III.       Attorney’s Fees

Mother contends the family court erred in requiring her to pay $5,000.00 of Father’s attorney’s fees.  She maintains that this was a close case and that she also received beneficial results in the modified child support.  We find the court properly assessed a portion of Father’s fees to Mother.

In Glasscock v. Glasscock, 304 S.C. 158, 403 S.E.2d 313 (1991), our Supreme Court established the factors for the family court to consider in awarding attorney’s fees.  The family court is to consider:  “(1) the nature, extent, and difficulty of the case; (2) the time necessarily devoted to the case; (3) professional standing of counsel; (4) contingency of compensation; (5) beneficial results obtained; (6) customary legal fees for similar services.”  Id. at 161, 403 S.E.2d at 315. 

In the instant case, the court expressly considered the Glasscock factors.  While child support was an issue, there is little doubt that the issue of Mother’s attempt to relocate was the predominant reason for litigation.  The court found that Father obtained beneficial results in the main issue tried before the court.  Additionally, the court found the hourly rate and the time spent on the case by Father’s counsel was reasonable and consistent with rates charged in the area for similar services.  As it is clear the court considered the relevant factors, and those factors favor Father, we affirm the award of $5,000.00 attorney’s fees.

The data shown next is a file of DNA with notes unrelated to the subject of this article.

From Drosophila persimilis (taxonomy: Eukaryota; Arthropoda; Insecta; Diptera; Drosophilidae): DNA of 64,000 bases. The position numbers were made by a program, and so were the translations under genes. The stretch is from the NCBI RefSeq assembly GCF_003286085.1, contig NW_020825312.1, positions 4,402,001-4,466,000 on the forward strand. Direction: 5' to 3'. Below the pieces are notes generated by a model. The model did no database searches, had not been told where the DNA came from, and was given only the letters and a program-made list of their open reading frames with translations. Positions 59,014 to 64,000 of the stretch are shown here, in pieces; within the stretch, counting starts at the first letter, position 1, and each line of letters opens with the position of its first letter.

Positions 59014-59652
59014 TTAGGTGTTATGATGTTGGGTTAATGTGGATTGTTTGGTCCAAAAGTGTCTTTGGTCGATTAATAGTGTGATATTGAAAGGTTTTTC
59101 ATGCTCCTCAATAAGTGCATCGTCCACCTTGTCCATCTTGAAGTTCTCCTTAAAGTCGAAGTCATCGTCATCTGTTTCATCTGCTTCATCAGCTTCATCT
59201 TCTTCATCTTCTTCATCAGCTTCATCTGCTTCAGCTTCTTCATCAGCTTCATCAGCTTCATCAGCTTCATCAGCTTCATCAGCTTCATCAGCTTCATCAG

We find the family court properly found the relocation was not in the best interest of the children.  As such, the court properly denied Mother’s request to relocate and conditioned her custody of the children on her remaining in Conway.  We conclude the court’s award of attorney’s fees was proper.  We modify the court’s award of child support to correct for the error in calculation.  Accordingly, the decision of the family court is


GOOLSBY and ANDERSON, JJ., and CURETON, A.J., concur.

[1]    In her brief, Mother raises three separate arguments regarding the relocation issue.  In the interest of clarity, we have consolidated these arguments under one heading.